Spotlight Exclusives

Digital ID Credential Could Help Those With Greatest Need Get Benefits

Peter Muennig Peter Muennig, posted on

The COVID-19 pandemic had few silver linings but one small one might be the advantages of easing access—using telephone and digital processes—for social welfare benefit application and management. Columbia University Mailman School of Public Health researcher Peter Muennig has published a new article making the case for a national digital credential in the U.S. as well as doing some preliminary trials of such a system in New York City during the pandemic. Muennig spoke with Spotlight recently about his work and his effort to preach the benefits of a digital credential systems for marginalized communities. The transcript has been lightly edited for length and clarity.

So, tell us how this project began.

It all got started back in with the beginning of COVID. I was contacted by the Partnership for New York City,  which is the link between private industry and the state and city government. They were looking to develop a credential that would basically say, this person has been tested for PCR, or this person has been vaccinated. Ultimately, as it evolved, it would also serve as a sort of identity credential. I’d been working with digital identity people for a while on different, ideas, and it just sort of struck me that, this is something we should have had way before COVID, right? We should have all of our systems talking to each other, which has been part of my research.  I also was really struck by countries that did have their digital identities and data together and how well they dealt with COVID. South Korea immediately was able to trace every single person who tested positive and where they had been and who they had been in contact with. And in countries who have this—Estonia is a place that just rolled one out—it’s not just for emergency situations. You can use these systems for day-to-day governance.

It’s much like when you give Google permission to let you sign into another site but it’s much more secure, all the permission is always on you, and it’s run by the government. It’s not really hackable because you have at least two factors of identity to login. In Estonia, for example, they use a card in addition to your user name and password; both of these things have to match up. The government doesn’t have the right to access your data and neither does a private sector entity until you give a permission. Every time anybody wants to access your data, they have to ask you, and because of that, it’s really easy to link different systems to different systems because there’s no real barrier to proving who you are. You are who you are. If I need to apply for Medicaid, I don’t need to fill out any forms. I give the system permission to access this data and then I have the benefit.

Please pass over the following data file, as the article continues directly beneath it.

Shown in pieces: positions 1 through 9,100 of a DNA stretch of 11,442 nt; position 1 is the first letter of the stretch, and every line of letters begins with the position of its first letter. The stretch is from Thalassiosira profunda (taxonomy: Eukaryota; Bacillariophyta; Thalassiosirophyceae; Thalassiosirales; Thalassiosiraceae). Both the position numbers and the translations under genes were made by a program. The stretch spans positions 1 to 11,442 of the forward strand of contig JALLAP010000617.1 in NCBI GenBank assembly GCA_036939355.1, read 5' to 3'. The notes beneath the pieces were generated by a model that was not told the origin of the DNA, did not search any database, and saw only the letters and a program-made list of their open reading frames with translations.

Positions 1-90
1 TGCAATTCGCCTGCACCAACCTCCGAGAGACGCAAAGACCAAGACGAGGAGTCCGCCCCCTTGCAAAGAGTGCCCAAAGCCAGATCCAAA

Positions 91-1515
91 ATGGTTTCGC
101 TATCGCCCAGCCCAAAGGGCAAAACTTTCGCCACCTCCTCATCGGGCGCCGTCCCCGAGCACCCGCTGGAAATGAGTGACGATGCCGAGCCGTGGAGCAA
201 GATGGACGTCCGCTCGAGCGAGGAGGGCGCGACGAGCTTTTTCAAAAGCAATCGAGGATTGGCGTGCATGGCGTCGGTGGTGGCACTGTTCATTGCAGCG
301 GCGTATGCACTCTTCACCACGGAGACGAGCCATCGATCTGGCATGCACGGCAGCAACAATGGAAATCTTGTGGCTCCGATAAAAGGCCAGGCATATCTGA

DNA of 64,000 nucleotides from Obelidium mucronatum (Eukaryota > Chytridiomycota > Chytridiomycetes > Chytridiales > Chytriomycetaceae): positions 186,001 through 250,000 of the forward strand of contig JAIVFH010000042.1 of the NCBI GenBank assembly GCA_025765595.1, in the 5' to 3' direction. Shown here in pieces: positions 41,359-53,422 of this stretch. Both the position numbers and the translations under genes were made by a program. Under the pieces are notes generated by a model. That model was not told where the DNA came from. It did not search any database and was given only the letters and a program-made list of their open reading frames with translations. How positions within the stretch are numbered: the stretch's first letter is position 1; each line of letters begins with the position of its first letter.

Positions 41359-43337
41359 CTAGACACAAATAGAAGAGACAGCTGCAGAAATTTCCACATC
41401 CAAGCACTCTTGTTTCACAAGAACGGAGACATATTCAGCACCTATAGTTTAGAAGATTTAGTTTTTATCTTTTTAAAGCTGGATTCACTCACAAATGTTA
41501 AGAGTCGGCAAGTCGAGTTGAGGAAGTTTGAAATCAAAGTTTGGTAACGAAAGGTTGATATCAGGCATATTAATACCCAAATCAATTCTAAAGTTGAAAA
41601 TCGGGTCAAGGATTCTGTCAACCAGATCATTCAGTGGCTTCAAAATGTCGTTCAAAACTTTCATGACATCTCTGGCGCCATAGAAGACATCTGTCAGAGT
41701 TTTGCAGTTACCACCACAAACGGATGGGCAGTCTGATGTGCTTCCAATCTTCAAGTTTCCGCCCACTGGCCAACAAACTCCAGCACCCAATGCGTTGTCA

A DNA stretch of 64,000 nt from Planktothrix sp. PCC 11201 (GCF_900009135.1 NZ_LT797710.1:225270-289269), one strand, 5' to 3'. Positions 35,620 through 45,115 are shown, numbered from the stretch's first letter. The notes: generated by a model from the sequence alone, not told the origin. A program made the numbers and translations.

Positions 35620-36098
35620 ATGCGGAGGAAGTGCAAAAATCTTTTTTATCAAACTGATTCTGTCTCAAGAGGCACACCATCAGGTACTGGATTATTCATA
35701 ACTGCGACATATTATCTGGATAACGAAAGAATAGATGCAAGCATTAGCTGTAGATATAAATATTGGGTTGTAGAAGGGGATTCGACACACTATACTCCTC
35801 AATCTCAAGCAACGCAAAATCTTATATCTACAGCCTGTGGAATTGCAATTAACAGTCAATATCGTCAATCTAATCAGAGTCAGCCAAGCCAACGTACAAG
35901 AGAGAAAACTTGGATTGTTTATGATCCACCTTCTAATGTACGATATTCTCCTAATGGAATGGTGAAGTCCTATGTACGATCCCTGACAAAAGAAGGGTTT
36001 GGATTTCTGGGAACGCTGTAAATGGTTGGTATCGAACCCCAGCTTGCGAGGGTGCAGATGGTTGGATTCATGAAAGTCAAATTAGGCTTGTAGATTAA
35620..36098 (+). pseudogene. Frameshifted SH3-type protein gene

And did you find that there is a barrier for lower-income populations that may not have access to the internet?

That’s something that actually, counterintuitively, works better in this kind of environment, in a tech environment, than it does in a pen and paper environment. The reason for that is because I think that just the burden of accessing all that paperwork that you need for an in-person government application is much greater than the burden of tracking down a relative with a cell phone and internet access.

Have you been able to try this with social welfare systems and programs?